Joan, Babs & Shelagh too

Joan, Babs & Shelagh too is a difficult play. Attempting to explore the life and career of director Joan Littlewood – who served in large part as the leader and driving force behind Theatre Workshop, actress and writer Gemskii takes her audience with her on a journey through the rapidly changing theatrical landscape of 20th century Britain. Fully embracing Littlewood’s attraction to the Brechtian, the show serves in large parts as a teaching opportunity about the importance of Littlewood, whom the show argues is one of the most important figures in British theatrical history.

A show with a lot of potential, if somewhat unrealised.

Gemskii herself is a marvelous master of ceremonies and evidently an exceptionally talented actress. As a one-woman show, the audience’s entire focus never has opportunity to shift away from Gemskii, yet she never wilts under pressure. Shifting rapidly between the major players in Littlewoods life, she manages to successfully embody each of her characters, with physical and vocal shifts helping to prevent them from blending together, as is so often the case in one actor shows.

Unfortunately, despite having a fantastic central performance, the show’s format and narrative serve to dampen it somewhat. The show presupposes a number of things about its audience: that you know about Littlewood, her work, and most importantly that you understand her relevance to modern day theatre. Yet while we are repeatedly told of Littlewoods’s importance, we are never really told why. As we are shown major events in the director’s career, such as her involvement in Oh, What a Lovely War!, links are never made between this work and the audience’s own experiences, showing how one impacted the other. Considering the way in which the actress explains the scenes before they occur, more could have been done to make this relevancy more explicit. It’s the difference between saying “This woman is important’ and “This woman is important because of x, y and z”.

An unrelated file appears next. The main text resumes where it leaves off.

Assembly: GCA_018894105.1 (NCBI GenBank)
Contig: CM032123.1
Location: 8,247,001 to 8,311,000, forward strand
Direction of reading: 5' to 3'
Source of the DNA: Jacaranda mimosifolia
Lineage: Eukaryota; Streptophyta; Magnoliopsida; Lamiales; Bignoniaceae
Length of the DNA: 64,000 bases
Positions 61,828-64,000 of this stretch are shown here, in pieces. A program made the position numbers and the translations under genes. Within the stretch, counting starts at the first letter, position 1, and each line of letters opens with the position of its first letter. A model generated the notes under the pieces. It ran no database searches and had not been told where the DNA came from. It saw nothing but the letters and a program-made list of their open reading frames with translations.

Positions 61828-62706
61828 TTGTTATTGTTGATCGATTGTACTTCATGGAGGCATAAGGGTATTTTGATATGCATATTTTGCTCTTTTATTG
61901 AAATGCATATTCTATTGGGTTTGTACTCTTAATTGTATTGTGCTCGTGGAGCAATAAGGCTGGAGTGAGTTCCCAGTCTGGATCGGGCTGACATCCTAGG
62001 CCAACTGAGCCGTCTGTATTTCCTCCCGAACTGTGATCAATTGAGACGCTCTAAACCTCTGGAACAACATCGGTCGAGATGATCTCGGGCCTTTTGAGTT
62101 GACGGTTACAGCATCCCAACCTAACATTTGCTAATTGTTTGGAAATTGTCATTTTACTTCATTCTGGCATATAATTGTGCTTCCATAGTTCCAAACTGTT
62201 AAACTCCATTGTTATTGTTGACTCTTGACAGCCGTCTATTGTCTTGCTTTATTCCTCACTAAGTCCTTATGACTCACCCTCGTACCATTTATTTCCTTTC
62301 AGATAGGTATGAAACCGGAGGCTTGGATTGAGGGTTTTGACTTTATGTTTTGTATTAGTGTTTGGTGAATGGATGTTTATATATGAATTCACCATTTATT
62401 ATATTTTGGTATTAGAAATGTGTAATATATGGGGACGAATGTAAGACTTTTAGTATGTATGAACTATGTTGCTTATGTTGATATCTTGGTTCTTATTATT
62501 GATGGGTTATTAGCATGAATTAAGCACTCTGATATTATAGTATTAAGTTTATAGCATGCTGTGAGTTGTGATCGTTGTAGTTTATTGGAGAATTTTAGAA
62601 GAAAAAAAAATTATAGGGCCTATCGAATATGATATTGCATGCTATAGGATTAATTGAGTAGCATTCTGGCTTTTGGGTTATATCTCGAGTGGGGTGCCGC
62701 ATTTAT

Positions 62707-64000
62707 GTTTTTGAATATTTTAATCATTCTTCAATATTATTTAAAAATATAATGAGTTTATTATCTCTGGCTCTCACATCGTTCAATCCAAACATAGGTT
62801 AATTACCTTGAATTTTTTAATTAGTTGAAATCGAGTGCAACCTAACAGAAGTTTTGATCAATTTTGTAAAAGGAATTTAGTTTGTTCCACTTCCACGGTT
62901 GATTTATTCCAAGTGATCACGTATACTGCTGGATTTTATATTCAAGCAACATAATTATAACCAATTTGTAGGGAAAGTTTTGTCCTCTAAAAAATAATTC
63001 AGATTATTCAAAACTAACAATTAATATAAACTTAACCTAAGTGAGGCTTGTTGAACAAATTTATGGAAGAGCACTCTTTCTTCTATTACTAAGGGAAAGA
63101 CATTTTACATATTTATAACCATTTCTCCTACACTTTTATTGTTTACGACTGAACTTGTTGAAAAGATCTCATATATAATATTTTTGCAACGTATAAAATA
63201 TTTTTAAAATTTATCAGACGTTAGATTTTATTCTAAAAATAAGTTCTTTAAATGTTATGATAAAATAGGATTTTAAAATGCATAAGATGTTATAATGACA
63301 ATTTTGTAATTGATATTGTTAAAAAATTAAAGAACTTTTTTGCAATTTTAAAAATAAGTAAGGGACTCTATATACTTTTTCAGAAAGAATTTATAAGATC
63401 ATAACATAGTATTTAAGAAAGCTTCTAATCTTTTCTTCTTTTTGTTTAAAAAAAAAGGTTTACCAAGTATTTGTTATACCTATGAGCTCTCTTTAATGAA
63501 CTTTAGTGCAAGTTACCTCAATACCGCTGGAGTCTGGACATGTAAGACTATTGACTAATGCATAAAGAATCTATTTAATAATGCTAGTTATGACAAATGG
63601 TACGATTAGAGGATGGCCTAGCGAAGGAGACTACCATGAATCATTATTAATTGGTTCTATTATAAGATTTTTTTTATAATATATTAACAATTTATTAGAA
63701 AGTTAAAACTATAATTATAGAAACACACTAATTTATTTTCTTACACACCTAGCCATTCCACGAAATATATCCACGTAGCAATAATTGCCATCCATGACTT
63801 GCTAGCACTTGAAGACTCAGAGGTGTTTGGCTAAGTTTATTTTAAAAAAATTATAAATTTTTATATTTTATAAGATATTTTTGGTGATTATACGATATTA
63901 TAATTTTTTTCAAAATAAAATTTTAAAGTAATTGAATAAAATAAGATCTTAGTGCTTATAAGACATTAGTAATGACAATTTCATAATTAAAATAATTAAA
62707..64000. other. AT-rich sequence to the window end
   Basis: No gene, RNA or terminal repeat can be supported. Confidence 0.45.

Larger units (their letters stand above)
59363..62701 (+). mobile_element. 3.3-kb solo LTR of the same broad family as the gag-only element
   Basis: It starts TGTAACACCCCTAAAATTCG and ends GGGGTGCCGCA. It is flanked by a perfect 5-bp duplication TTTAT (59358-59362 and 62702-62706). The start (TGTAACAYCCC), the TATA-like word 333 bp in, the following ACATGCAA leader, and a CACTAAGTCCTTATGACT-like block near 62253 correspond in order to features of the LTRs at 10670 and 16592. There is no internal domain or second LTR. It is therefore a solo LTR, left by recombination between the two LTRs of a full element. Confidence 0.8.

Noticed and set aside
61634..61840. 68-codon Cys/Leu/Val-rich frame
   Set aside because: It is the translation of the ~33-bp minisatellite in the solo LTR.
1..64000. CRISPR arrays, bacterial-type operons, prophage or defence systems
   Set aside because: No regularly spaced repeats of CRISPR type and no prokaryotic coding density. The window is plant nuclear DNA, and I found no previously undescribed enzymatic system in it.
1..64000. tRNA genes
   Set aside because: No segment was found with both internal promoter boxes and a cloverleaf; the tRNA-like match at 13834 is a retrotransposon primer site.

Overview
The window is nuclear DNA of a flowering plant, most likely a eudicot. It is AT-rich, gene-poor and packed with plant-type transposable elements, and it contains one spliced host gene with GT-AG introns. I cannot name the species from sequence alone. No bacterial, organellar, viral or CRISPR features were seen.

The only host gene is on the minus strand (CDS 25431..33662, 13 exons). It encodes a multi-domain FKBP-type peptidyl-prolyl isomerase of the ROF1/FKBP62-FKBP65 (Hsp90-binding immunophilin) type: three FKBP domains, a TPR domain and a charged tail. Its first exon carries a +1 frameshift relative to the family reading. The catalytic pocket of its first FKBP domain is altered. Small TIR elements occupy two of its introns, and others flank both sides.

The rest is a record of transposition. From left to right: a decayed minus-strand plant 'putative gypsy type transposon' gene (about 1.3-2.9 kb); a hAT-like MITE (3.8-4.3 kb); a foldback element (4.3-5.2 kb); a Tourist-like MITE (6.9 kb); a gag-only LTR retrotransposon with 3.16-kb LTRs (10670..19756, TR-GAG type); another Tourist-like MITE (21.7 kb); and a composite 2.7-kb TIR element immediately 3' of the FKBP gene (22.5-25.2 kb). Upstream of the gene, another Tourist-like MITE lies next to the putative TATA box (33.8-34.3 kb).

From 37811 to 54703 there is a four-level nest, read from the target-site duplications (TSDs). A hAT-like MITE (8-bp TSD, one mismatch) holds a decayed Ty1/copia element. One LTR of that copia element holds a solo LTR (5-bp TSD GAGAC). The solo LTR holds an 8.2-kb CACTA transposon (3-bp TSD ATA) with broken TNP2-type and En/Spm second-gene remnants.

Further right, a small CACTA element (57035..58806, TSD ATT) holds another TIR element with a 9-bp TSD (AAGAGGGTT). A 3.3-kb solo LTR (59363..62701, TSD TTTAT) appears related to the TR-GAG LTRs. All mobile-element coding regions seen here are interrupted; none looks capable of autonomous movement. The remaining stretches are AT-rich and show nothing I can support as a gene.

Similarly, the show looks back on Littlewood’s career through a lens that is perhaps too rose-tinted. Although we are told that Joan was a “bastard”, we are never really shown enough of her bite. Even when other characters are used to reflect upon Joan’s life, her talent is constantly used to justify her cruelty. More could have been done to explore this aspect of her personality, rather than just using her sharp tongue as a source of humour.

Technically the show is also a mixed bag. On the one hand, the show’s use of title cards for scene transitions was neat and useful, allowing us to place where in Joan’s life we were at this point. However, the volume of music used in sections where Gemskii sung was far too loud, forcing the actress to fight to be heard at times.

If you’re an audience member coming to Joan, Babs & Shelagh too who already knows the background, you will almost definitely appreciate the show for what it is, with Gemskii’s engaging persona and wonderful characterisation being worth the price of admission. Yet without this foreknowledge, the show lacks a level of insight into Littlewoods’ legacy that you may have been looking to find. A show with a lot of potential, if somewhat unrealised.

Reviews by Alexander Gillespie

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The Blurb

Joan Littlewood contributed as much to British theatre as Shakespeare! Why is she not remembered? Is it because she was a communist, or a woman, or because she was downright rude? Joan, Babs & Shelagh too is a complete history of this fantastic woman and her collision with Barbara Windsor and Shelagh Delaney.

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